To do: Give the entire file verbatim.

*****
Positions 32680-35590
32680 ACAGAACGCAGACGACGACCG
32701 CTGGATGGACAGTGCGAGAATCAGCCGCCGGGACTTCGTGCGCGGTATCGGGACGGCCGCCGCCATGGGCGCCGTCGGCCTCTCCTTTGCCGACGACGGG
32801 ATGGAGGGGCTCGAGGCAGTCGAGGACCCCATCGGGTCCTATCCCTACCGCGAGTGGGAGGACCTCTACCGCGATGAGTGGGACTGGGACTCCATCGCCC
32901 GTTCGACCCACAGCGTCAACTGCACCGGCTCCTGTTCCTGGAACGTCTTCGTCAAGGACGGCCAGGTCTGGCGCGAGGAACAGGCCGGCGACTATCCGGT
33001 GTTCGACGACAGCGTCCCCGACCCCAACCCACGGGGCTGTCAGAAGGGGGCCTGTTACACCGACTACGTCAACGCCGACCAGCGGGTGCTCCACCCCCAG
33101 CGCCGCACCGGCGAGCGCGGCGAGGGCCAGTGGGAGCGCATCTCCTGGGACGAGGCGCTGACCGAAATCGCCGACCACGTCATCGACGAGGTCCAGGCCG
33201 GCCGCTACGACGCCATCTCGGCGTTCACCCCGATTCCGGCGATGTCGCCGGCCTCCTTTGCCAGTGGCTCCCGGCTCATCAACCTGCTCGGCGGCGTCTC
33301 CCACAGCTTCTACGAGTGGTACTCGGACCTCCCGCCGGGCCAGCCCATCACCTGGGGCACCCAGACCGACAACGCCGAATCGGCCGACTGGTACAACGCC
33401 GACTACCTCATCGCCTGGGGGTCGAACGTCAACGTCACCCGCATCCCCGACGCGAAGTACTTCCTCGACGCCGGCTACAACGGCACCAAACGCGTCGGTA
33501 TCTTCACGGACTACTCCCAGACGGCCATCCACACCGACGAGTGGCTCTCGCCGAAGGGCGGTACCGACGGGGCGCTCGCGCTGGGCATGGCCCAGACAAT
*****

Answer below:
Positions 32680-35590
32680 ACAGAACGCAGACGACGACCG
32701 CTGGATGGACAGTGCGAGAATCAGCCGCCGGGACTTCGTGCGCGGTATCGGGACGGCCGCCGCCATGGGCGCCGTCGGCCTCTCCTTTGCCGACGACGGG
32801 ATGGAGGGGCTCGAGGCAGTCGAGGACCCCATCGGGTCCTATCCCTACCGCGAGTGGGAGGACCTCTACCGCGATGAGTGGGACTGGGACTCCATCGCCC
32901 GTTCGACCCACAGCGTCAACTGCACCGGCTCCTGTTCCTGGAACGTCTTCGTCAAGGACGGCCAGGTCTGGCGCGAGGAACAGGCCGGCGACTATCCGGT
33001 GTTCGACGACAGCGTCCCCGACCCCAACCCACGGGGCTGTCAGAAGGGGGCCTGTTACACCGACTACGTCAACGCCGACCAGCGGGTGCTCCACCCCCAG
33101 CGCCGCACCGGCGAGCGCGGCGAGGGCCAGTGGGAGCGCATCTCCTGGGACGAGGCGCTGACCGAAATCGCCGACCACGTCATCGACGAGGTCCAGGCCG
33201 GCCGCTACGACGCCATCTCGGCGTTCACCCCGATTCCGGCGATGTCGCCGGCCTCCTTTGCCAGTGGCTCCCGGCTCATCAACCTGCTCGGCGGCGTCTC
33301 CCACAGCTTCTACGAGTGGTACTCGGACCTCCCGCCGGGCCAGCCCATCACCTGGGGCACCCAGACCGACAACGCCGAATCGGCCGACTGGTACAACGCC
33401 GACTACCTCATCGCCTGGGGGTCGAACGTCAACGTCACCCGCATCCCCGACGCGAAGTACTTCCTCGACGCCGGCTACAACGGCACCAAACGCGTCGGTA
33501 TCTTCACGGACTACTCCCAGACGGCCATCCACACCGACGAGTGGCTCTCGCCGAAGGGCGGTACCGACGGGGCGCTCGCGCTGGGCATGGCCCAGACAAT